The afternoon wears on and I am trapped in an Excel spreadsheet, so here are some succint tidbits:
- Vonage is telling customers who subscribed to the IPO to pay up
- Martin, whom I had the pleasure of seeing this morning, weighs in on Vodavision
- Richard Marshall, another smart person up in Edinburgh, has started a blog
- The Pirate Bay, shut down yesterday, claims it will be back up (in another country, it would appear) within two days. It's worth noting that TPB got a lot more popular after the closure of Suprnova, and became bigger and badder. Slyck is right when he says that fighting is good for building your muscles.
- I stumbled across this excellent presentation by KC Claffy of Caida, delivered a couple of weeks back at the SANE conference in the Netherlands. Favorite quotes: "Society has decided IP is like water... strong implications for an industry structuring itself to sell wine," and "Best available data suggests that moving IP packets around is not even a for-profit enterprise." (Shhh... Don't tell any telcos.)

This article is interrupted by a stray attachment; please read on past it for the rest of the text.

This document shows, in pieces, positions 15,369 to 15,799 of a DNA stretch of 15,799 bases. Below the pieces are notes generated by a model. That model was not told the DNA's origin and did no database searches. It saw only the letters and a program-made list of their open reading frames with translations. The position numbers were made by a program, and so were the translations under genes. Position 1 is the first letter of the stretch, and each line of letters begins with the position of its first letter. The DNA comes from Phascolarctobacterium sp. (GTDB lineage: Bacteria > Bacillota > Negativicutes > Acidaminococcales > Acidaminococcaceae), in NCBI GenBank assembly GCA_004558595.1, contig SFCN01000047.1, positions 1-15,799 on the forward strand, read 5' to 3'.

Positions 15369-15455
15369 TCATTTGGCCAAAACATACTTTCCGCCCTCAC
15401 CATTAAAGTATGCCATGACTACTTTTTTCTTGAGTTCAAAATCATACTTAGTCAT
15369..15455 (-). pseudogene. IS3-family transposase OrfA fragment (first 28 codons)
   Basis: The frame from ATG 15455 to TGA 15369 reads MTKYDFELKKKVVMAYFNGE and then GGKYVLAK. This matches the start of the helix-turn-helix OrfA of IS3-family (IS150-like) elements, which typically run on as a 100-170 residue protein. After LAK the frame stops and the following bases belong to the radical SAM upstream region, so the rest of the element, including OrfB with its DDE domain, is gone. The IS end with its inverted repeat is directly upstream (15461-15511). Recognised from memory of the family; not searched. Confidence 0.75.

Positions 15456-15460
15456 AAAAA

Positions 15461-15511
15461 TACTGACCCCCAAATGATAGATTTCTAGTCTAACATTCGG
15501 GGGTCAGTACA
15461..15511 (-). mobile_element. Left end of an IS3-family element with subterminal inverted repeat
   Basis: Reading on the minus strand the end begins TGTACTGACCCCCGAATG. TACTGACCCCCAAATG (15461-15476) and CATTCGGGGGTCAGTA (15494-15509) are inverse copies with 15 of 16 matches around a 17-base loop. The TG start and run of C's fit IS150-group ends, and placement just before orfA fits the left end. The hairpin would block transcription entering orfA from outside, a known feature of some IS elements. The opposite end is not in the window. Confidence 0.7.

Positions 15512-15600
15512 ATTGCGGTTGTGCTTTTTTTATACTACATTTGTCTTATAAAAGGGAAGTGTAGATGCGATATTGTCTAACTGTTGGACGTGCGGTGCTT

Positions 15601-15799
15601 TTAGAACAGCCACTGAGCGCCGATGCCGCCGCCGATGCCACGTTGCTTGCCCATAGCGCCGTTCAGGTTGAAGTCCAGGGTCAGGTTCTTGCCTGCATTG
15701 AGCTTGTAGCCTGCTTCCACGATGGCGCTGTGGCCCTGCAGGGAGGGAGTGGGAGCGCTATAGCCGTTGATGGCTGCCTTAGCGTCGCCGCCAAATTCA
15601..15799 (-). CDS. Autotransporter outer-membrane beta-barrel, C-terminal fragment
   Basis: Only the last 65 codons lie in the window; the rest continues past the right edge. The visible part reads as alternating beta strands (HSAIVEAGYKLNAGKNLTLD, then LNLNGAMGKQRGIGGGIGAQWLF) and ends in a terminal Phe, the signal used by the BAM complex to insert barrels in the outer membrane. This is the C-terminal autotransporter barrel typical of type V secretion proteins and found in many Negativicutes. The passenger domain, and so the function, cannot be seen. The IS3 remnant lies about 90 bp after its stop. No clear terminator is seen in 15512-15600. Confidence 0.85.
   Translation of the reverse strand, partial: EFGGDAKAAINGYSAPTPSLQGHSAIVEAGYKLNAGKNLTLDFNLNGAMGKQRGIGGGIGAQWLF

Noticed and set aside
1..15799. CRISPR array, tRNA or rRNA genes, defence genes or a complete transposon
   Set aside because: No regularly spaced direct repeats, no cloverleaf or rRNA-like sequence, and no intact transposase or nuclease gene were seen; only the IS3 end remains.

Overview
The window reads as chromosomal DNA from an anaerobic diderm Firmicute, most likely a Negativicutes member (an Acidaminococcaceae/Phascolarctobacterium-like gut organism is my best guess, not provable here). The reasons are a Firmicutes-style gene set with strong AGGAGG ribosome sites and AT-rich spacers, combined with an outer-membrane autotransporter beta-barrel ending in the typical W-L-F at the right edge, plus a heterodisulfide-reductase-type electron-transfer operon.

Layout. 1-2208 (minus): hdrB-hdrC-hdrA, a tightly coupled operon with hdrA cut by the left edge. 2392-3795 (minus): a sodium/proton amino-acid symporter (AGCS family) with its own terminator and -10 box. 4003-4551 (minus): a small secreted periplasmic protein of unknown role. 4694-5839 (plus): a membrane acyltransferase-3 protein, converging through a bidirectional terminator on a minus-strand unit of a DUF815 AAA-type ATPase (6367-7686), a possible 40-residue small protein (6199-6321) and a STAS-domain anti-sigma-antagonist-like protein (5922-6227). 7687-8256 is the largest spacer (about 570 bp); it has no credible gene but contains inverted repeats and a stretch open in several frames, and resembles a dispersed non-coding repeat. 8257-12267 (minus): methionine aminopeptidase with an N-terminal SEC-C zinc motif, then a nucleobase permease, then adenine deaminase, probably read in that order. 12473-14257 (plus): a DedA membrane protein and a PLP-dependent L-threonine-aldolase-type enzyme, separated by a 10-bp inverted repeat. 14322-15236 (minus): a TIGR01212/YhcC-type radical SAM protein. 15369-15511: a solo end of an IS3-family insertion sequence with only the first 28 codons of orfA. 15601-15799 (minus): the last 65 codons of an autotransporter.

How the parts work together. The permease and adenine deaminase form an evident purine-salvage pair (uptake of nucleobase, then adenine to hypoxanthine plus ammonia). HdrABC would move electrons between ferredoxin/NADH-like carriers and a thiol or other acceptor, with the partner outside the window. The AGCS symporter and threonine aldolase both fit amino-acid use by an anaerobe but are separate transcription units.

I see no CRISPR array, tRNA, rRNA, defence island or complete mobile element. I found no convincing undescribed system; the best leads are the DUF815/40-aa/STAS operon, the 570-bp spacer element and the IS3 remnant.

- As it's the beginning of a new month, it's time to check the monthly data from the Amsterdam Internet Exchange, which appears to have been flat month-on-month in May, though on a daily basis is slightly down. Any views out there as to why that would be?
Oh well, back to spreadsheet hell...
UPDATE: A couple of mega-uber value readers have responded to my question on AMS-IX traffic trends with the following observations. One points out that the weather was pretty good in early May and there were a handful of national holidays which might have exerted some influence. He also points me to the annual graph, which shows a sharp growth in the second half of the month. The second reader says that large telcos in Europe are increasingly shifting towards private peering arrangements with large players, and in some cases are de-peering from ISPs who generate a lower volume of traffic than they consider to be economical. His point is that the influence of the major telcos will progressively disappear from stats produced by the public peering points.